This factsheet presents the outcome of the latest round of the e-survey and provides a picture of how the social and economic situation of Europeans has evolved during one year of closures and restrictions.
Here are some main findings in relation to age/older people:
- Mental well-being has reached its lowest level across all age groups since the onset of the pandemic over a year ago.
- This is especially prominent among young people and those who have lost their job. Almost two-thirds of people (64%) in the youngest age group (18–34 years) are at risk of depression.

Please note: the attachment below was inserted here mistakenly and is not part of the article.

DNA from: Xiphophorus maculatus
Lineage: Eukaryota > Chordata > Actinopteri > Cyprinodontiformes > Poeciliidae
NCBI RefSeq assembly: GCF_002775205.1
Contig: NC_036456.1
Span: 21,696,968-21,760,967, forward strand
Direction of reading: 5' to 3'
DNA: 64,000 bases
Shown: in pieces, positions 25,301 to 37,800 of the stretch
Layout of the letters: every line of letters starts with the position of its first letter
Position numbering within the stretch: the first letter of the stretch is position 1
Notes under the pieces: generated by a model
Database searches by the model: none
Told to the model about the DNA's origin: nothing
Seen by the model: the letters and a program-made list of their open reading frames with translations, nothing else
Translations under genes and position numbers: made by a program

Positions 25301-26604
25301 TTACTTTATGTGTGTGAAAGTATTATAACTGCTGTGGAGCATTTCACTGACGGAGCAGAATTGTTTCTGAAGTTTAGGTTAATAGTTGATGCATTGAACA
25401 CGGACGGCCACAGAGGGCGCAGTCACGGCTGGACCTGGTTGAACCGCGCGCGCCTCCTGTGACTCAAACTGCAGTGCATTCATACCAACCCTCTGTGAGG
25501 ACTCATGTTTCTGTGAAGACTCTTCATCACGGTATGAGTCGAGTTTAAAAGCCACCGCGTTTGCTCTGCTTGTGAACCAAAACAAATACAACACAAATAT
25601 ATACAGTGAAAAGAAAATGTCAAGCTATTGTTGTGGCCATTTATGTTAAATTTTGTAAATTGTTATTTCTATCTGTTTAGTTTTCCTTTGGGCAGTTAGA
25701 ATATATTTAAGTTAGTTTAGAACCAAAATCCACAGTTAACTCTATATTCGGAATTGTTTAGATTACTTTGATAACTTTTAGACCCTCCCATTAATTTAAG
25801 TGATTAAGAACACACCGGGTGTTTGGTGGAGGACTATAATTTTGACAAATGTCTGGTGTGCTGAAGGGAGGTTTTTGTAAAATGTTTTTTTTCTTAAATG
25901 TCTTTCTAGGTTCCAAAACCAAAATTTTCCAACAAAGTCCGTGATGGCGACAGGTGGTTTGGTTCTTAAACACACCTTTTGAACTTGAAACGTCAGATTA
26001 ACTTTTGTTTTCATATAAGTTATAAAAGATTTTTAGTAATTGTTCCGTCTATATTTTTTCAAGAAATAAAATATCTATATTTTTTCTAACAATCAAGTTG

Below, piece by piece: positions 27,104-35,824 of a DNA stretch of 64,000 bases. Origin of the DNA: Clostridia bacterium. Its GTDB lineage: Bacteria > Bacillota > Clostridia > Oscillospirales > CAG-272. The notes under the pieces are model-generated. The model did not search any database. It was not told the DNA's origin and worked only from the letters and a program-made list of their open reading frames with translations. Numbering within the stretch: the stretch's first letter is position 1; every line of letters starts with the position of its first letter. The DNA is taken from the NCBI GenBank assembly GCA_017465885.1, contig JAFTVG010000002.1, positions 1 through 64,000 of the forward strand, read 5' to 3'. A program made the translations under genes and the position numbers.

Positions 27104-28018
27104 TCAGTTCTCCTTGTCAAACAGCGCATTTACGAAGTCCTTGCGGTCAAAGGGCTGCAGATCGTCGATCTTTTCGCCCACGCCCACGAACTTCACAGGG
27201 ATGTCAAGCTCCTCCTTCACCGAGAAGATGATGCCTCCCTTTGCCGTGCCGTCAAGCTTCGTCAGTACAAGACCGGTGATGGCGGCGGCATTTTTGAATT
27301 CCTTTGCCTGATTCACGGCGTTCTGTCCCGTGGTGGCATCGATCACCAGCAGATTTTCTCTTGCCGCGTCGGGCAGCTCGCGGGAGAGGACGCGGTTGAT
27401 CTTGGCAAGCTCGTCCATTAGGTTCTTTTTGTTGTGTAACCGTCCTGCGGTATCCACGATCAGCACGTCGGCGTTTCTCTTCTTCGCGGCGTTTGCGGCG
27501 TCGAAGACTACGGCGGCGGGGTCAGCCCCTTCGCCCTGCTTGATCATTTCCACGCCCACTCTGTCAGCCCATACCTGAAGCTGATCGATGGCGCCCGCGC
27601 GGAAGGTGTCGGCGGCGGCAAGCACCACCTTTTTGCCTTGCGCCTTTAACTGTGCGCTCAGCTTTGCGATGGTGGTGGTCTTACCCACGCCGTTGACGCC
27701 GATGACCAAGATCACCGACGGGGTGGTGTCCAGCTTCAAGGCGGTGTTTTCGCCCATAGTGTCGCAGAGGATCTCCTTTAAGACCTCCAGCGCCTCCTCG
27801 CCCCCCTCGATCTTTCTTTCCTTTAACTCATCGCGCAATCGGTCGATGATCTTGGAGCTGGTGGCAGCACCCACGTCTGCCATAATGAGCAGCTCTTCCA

- People aged 50 years or over have better mental well-being scores in round 3 than younger groups (47 compared with 43 for those aged 18–34 and 49 for those aged 35–49), but this older group also experienced a large drop in average mental well-being (from 55 in summer 2020 to 47 in spring 2021). See Figure 4 on page 4 of the report.
- Further sociodemographic comparisons show that the proportion of respondents in a financially fragile situation went up from 51% to 55% for those aged 50 and older between summer 2020 and spring 2021, while it decreased among those aged 18–34 (from 52% to 48%). Among those aged 35-49, there was no change.
- Higher vaccine hesitancy among men, prime age group and people outside the labour market: men (29%) are more vaccine hesitant than women (25%). People in the prime age group (aged 35–49 years) are more sceptical about vaccines (29%) than young and older people (26% and 27%, respectively).